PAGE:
Clinical trials unit will save lives, support innovation
October 18, 2023
VANCOUVER – People in B.C. will soon benefit from increased access to cutting-edge, life-saving medical therapies with a new clinical trials unit (CTU) that will allow life sciences companies and researchers to test their discoveries within the province. The province is investing $4.2 million to create a six-bed unit for Phase 1 clinical trials at Mount Saint Joseph Hospital in Vancouver, which is operated by Providence Health Care, to be operational in late 2024. It will be the only non-cancer Phase 1 CTU in Western Canada.
“Canada is a destination of choice for clinical trials, capturing 4% of the global clinical-trial market,” said Fiona Dalton (pictured), president and chief executive officer, Providence Health Care. “However, Canada and B.C. lack Phase I capacity, resulting in companies having to go abroad to conduct these crucial early trials, which determine whether to continue or terminate development of potential therapeutics. This leads to a substantial loss of economic activity, training opportunities and patient benefits for Canada. We’re delighted that the B.C. government has recognized the economic and societal benefits that early-phase clinical trials bring and is investing in addressing this capacity gap.”
Biotech companies and research institutes will soon have opportunities to conduct Phase 1 clinical trials within B.C. This will benefit B.C.-based patients by allowing participation in trials for new therapeutics they otherwise would not be able to access. This will open doors for B.C.’s biotech companies to create more high-quality jobs and keep crucial intellectual property in the province.
“Strengthening B.C.’s early-stage clinical trials ecosystem will advance life-saving medicines for patients by fostering collaboration between researchers, clinicians and industry experts,” said Anne Stevens, vice-president of business development, AbCellera. “This project will also help position B.C. as a leading destination for clinical trials, which will attract investments and partnerships from global biopharmaceutical companies.”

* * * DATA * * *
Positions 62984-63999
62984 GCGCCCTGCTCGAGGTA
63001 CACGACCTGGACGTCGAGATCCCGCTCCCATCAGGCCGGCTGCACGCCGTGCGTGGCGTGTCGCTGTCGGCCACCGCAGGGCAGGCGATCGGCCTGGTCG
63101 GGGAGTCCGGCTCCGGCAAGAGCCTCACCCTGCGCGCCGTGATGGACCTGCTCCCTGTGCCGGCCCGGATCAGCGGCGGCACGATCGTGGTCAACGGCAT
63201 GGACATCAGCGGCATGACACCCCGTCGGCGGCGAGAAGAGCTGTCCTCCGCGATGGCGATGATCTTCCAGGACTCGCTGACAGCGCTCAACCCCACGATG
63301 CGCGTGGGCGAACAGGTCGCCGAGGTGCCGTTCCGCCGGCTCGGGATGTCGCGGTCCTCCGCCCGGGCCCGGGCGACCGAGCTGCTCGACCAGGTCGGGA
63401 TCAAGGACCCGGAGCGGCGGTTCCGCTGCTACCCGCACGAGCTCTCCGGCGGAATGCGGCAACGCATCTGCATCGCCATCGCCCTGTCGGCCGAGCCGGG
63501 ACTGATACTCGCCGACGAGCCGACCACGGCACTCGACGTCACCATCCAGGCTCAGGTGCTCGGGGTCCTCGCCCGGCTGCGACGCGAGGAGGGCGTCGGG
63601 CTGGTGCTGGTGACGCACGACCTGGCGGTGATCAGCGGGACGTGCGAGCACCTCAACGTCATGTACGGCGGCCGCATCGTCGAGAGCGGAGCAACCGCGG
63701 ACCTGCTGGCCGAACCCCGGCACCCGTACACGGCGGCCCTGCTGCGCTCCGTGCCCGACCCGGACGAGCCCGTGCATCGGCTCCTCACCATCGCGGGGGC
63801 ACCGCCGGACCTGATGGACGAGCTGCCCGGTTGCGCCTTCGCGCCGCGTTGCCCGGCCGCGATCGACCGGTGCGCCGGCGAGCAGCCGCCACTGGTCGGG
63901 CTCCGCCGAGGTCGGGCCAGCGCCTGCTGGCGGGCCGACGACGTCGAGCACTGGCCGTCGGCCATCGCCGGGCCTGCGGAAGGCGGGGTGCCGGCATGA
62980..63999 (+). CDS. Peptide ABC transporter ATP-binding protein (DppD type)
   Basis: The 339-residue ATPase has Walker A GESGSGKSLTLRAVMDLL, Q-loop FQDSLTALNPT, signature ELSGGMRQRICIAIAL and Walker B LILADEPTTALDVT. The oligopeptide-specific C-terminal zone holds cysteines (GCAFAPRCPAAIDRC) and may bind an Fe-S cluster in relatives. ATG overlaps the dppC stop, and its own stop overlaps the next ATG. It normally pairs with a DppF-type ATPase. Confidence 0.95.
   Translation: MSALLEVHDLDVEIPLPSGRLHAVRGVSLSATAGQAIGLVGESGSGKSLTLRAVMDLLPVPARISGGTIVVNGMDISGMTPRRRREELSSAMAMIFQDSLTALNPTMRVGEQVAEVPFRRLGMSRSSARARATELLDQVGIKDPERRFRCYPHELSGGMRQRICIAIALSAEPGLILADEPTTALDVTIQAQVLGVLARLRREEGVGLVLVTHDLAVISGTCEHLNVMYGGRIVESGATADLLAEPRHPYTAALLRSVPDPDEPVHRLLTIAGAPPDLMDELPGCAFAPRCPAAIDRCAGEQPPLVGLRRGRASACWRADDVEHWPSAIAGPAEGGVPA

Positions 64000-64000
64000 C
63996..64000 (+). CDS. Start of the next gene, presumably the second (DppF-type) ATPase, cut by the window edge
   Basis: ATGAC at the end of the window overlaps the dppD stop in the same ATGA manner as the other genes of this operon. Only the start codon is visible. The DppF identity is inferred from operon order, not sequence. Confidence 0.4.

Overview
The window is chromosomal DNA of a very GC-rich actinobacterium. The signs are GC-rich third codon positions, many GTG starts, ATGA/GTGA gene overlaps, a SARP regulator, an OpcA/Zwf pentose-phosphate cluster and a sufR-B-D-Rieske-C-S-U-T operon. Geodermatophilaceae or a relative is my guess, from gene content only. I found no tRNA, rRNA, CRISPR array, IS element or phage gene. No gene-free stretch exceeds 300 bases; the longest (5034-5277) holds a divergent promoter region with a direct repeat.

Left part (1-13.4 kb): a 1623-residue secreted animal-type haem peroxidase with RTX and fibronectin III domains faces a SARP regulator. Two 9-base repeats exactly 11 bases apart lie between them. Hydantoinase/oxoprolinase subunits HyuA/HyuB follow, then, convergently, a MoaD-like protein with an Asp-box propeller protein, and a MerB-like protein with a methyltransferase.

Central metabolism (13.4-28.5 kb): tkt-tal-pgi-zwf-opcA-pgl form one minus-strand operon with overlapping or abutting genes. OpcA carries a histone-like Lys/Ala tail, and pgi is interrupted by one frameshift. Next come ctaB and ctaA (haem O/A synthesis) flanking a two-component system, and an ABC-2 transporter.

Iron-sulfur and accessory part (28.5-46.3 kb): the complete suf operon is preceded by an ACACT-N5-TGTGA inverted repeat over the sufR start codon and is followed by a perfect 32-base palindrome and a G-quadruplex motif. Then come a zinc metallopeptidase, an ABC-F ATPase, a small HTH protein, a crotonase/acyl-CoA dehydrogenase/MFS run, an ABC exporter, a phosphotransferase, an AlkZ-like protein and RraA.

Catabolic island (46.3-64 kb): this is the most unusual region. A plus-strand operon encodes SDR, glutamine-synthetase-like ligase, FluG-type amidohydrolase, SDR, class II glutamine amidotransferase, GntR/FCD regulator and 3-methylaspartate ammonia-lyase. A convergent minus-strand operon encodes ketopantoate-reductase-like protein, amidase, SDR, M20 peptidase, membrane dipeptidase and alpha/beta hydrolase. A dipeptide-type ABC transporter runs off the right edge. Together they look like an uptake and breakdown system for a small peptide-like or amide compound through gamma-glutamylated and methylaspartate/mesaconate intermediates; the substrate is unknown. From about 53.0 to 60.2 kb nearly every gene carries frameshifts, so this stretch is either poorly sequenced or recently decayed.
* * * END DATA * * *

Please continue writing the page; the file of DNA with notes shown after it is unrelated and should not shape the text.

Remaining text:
The province is also providing $2.4 million to the University of British Columbia (UBC) to support the establishment of an endowed research chair focused on accelerating the province’s capacity to design and conduct trials of next-generation therapeutics. The new chair will provide academic leadership for the CTU and lead an integrated research and education program in clinical pharmacology at UBC. The chair will also work to establish a new residency training program in clinical pharmacology that will strengthen the talent pipeline of clinical researchers and clinical trial investigators in the province.
Providence aims to include a purpose-built Phase 1 to 3 clinical trials unit in its plans for the envisioned clinical support and research centre (CSRC) directly adjacent to the new St. Paul’s Hospital at the Jim Pattison Medical Campus. The CSRC will be strategically designed as a dynamic life-sciences ecosystem, proactively driving research and development, strategic partnerships with industry and talent retention.
Michael Smith Health Research BC, the province’s health-research agency, will seek opportunities to leverage and support these initiatives as they contribute to a world-class destination for clinical trials. The agency will contribute an additional $1.2 million.
Expanding B.C.’s clinical trial capacity and capabilities is part of the StrongerBC Economic Plan’s Life Sciences and Biomanufacturing Strategy. The strategy outlines key actions developed in close consultation with industry and academia to position British Columbia as a global hub for life sciences and biomanufacturing, and as a leading centre for commercial-scale biopharmaceutical and medical manufacturing.